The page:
Xbox defiance-hands-on

Published on February 24th, 2013 | by Richard Motokovsky


Defiance – Hands On

This may seem like a hyperbolic proclamation, but the gaming world really won’t be the same after Defiance launches this April. The transmedia collaboration between the Californian developer turned publisher and the Sy-fy channel is certainly the most ambitious project of the year, with a massively multiplayer online game and a big budget TV show tying into the same science-fiction universe which sees a near-future Earth irrevocably colonized by a host of different alien races.

This isn’t your typical invasion storyline though, as the blue and green planet’s variety of domestic governments struggle to negotiate a deal to make a permanent home for the new arrivals, with the aliens kindly bargaining their advanced technology while the humans weigh up the value of their land. Inevitably negotiations between the visiting ‘Voltans’ and ‘The Man’ break down, causing a war to break out over the Earth’s future. This decades-long stalemate comes to a head as the aliens’ orbiting ‘Arcs’ are mysteriously sabotaged, crashing onto the Earth’s surface irreversibly colonizing the land, causing massive seismic rifts and dramatic geographical changes.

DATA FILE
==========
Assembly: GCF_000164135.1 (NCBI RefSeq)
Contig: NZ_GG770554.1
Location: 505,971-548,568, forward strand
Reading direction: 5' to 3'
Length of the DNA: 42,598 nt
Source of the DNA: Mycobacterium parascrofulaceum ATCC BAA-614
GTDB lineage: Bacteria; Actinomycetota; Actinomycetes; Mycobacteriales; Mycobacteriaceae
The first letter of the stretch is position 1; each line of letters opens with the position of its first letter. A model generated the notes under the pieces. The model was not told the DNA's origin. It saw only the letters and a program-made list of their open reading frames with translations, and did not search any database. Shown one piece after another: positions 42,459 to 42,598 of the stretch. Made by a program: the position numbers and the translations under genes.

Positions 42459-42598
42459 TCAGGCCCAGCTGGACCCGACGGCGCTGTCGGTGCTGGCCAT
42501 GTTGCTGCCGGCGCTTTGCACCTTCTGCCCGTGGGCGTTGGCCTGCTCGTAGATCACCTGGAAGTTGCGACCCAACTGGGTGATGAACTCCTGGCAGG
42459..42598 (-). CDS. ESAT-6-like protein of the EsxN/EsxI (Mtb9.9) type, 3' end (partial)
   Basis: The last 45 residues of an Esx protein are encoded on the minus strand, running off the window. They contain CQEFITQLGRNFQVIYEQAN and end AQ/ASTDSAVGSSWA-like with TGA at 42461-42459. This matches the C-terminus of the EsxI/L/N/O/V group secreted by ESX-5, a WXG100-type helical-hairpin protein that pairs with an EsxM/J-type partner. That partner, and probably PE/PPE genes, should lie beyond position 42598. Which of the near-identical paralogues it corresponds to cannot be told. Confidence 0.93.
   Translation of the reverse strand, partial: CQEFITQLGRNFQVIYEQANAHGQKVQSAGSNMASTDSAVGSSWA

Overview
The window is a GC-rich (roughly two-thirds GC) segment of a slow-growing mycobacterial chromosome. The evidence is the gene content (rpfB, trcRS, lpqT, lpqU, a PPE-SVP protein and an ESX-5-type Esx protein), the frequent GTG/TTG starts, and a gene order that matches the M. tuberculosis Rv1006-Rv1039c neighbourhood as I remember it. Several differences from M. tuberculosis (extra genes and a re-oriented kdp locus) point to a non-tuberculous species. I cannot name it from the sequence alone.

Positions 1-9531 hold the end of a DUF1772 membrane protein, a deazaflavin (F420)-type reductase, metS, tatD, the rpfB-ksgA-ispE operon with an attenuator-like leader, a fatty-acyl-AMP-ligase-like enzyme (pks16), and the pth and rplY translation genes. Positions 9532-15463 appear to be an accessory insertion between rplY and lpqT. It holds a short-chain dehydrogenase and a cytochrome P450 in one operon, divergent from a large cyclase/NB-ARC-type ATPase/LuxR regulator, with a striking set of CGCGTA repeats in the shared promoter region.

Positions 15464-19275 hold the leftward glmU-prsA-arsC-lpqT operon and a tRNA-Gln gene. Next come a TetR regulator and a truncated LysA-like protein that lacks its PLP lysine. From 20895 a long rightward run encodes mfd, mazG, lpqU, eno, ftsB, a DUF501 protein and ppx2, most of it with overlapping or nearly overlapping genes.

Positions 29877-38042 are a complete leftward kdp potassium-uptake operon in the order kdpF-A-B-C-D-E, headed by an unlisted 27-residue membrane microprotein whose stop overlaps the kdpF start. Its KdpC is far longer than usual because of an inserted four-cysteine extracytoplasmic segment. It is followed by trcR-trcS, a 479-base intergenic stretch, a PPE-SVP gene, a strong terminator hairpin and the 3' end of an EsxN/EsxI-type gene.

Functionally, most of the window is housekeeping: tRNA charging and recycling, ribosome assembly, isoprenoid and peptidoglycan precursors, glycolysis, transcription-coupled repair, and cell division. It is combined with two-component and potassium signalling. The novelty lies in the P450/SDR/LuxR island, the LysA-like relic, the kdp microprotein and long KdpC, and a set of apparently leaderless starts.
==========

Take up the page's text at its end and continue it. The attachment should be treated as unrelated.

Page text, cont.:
Sounds like the pulpy sci-fi of old right? Absolutely, and gamers will have a key part in the ensuing fallout of these vastly different organisms all suddenly sharing the same biosphere. Both the game and the show will focus on different locations and slightly different times in this exciting new futuristic universe, key characters and events will weave seamlessly between both media entities. Crucially that doesn’t mean you have to be invested in both though, as the game has more than enough intriguing content and features to warrant its own existence. Essentially Defiance follows a somewhat familiar shooter MMO framework, with players able to select their own weapon loadouts and explore a huge open-world largely at their own leisure.

There aren’t any rigid class restraints, so players can equip which weapon they fancy, be it an ground-shuddering rocket-launcher or a stubbornly precise sniper rifle – the choice, as they say, is yours. There is a grand campaign-arc to progress your customization silent protagonist through, with a bunch of different story missions spread throughout the open world with fully-voiced cut-scenes, but really Defiance is all about third-person all-action combat carnage on a hitherto unprecedented scale. You see, servers can cater for hundreds of different players simultaneously, so while you’re clearing out a base during a story or mission, it’s very likely you’ll be joined by dozens of other players, with the number of enemies and challenge ramping up to accommodate the increased number of participants.

The core gameplay feels very organic with live action targeting and loot all proving a key part of the experience, much like a regular third-person action game. At the same time Defiance also boasts core MMO traits like leveling up, XP accumulation, visual customization and bulking out a big skill tree. The result of blending these different systems results in a very accessible, immediately satisfying experience which gets more complex as you specialize your character.